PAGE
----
Appeals Court Gets Tired of Foreclosure Service Challenges

Samantha Joseph, Daily Business ReviewOctober 7, 2015


The Fourth District Court of Appeal is tired of repeatedly addressing the same issues from homeowners looking to prove they weren’t properly served court documents in foreclosure cases.

A Fourth DCA panel Wednesday upheld Palm Beach Circuit Senior Judge Eli Breger’s finding that certified process server Timothy Toomey followed state law when he served a foreclosure lawsuit on homeowners Irma and David Davidian.

But the court took an extra step in its critique.

“We … write to address the issues raised here because this court has received numerous other appeals raising the same or similar issues recently,” Judges Robert Gross, Spencer Levine and Alan Forst wrote in the unsigned opinion.

The Davidians want to quash the summons and return-of-service documents Toomey filed with the court to confirm he properly delivered the papers and informed the homeowners of the litigation filed against them by JPMorgan Chase Bank N.A., which inherited the account from Washington Mutual.

The couple raised five challenges to service, insisting Toomey never served Irma Davidian even though he said otherwise, there was no evidence to show the return-of-service documents were properly executed and complied with Florida law, and the documents were inadmissible hearsay.

“Case law is very clear what the purpose of process service is: to make sure that the people who are being served understand that this is a lawsuit filed against them and they have to do something quickly to defend themselves,” the Davidians’ former attorney, Margery Golant, said after Wednesday’s ruling.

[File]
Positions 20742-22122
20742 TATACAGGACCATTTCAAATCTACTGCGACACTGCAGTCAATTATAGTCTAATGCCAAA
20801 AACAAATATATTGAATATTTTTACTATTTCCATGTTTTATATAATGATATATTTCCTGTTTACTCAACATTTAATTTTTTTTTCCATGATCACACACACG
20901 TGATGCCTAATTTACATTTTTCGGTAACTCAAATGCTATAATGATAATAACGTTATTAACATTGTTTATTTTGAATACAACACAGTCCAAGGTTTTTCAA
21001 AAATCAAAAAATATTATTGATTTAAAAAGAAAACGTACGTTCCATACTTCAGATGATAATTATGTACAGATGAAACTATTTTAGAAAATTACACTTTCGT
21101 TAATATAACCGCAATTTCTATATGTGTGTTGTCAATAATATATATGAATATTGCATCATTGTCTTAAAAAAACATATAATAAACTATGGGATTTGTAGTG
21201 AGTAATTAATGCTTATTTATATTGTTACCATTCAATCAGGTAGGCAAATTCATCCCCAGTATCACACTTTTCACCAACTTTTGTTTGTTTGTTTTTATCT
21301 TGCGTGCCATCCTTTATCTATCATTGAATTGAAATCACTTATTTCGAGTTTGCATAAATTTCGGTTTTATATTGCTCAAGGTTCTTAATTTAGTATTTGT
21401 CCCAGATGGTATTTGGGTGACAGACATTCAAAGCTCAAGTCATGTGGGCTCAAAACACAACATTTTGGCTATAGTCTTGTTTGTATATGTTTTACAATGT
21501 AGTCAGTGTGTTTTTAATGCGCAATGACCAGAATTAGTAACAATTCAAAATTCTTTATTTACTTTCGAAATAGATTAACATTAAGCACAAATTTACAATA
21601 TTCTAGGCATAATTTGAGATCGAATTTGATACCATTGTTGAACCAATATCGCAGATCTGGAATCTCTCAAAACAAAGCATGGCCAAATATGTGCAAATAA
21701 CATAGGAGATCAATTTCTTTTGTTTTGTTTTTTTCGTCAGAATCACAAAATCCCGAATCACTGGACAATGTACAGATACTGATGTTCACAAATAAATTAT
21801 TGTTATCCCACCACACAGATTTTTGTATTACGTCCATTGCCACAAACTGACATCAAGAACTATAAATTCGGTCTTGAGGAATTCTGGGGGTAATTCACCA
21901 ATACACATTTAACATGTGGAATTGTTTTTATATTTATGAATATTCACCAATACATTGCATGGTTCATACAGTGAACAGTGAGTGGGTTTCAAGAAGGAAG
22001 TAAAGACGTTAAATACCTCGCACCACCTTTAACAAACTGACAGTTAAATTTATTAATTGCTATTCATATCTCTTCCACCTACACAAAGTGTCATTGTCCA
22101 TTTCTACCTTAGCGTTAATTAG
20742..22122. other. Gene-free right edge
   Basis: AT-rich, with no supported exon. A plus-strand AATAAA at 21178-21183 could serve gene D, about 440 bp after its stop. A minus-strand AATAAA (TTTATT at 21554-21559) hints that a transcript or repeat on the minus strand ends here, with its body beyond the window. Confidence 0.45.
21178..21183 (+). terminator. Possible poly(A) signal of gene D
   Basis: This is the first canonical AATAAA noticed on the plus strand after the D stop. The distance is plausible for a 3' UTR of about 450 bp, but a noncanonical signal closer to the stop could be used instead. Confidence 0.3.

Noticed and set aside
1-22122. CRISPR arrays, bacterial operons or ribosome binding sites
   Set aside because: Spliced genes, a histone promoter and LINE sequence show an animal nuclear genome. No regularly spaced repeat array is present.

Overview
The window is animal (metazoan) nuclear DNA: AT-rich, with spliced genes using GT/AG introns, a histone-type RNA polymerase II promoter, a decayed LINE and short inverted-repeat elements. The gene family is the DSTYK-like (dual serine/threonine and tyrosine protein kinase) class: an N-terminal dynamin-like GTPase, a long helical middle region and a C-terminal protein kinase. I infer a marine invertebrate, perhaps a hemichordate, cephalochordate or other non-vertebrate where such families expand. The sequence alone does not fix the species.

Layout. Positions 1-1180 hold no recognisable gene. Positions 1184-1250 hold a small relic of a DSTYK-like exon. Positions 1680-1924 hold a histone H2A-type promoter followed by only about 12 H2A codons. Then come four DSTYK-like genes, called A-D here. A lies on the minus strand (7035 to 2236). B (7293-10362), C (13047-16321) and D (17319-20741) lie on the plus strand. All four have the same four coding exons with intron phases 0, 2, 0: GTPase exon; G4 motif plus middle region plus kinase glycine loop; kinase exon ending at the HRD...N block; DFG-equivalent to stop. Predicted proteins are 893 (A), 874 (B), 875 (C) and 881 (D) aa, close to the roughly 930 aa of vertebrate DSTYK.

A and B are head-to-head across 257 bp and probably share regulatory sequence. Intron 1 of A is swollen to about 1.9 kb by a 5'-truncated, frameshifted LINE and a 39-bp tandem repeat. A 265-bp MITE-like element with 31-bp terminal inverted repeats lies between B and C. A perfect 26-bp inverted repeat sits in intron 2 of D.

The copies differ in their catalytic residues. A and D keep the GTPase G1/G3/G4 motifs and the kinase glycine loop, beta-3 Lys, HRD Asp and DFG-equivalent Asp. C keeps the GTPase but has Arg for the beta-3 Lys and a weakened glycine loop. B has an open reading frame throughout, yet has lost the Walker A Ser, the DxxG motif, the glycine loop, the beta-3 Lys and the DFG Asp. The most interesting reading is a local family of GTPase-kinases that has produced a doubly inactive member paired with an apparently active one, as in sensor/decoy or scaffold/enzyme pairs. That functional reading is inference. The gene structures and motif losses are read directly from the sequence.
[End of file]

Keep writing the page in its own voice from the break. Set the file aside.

The Florida Rules of Civil Procedure allow private companies and deputies to provide service of process. Under the rules, process servers must provide a return-of-service form with several details, including when the process server received the court documents, the date and time the papers were served, the manner of service and the name of the person served.

“Private process service companies get paid by the piece and have incentive to deliver as many as possible, unlike the sheriff’s office,” Golant said. “We’ve seen many cases when they didn’t do it right but claimed they did.”

Golant & Golant in Boca Raton represented the homeowners until April when Golant said the firm withdrew after losing contact with the clients. Her firm got an extension to allow the Davidians to retain other counsel or reply to JPMorgan’s response to the initial appellate brief, but no other attorney appeared in the case.

“The issue really wasn’t fully briefed,” Golant said. “All the court had to go on was the argument presented in the initial brief. It may have been different and the court may have felt differently about it if there had been an answer brief.”

Either way, the appellate panel suggested the Davidians’ arguments were far from unique and had been resolved by at least seven previous rulings.

It rejected the couple’s argument that the documents were hearsay.

William Grimsley of McGlinchey Stafford in Jacksonville, who represented JPMorgan, had no comment after the decision. In court documents, Grimsley contended the documents qualified under the hearsay exception for records of regularly conducted business activity.

The appellate panel also found the documents complied fully with state law.

It also rejected claims in Irma Davidian’s affidavit and testimony that she was not home when Toomey served the papers because the process server “described the Davidians by race, height, weight and hair color.”

“That’s not the issue. The issue isn’t whether he saw the people. The issue is what he did when he delivered the papers,” Golant said. “What we often see on these forms is the process service companies have access to background information software. It’s easy for them to run that software, which has access to driver’s license information and get a description. It doesn’t mean you actually saw the person.”


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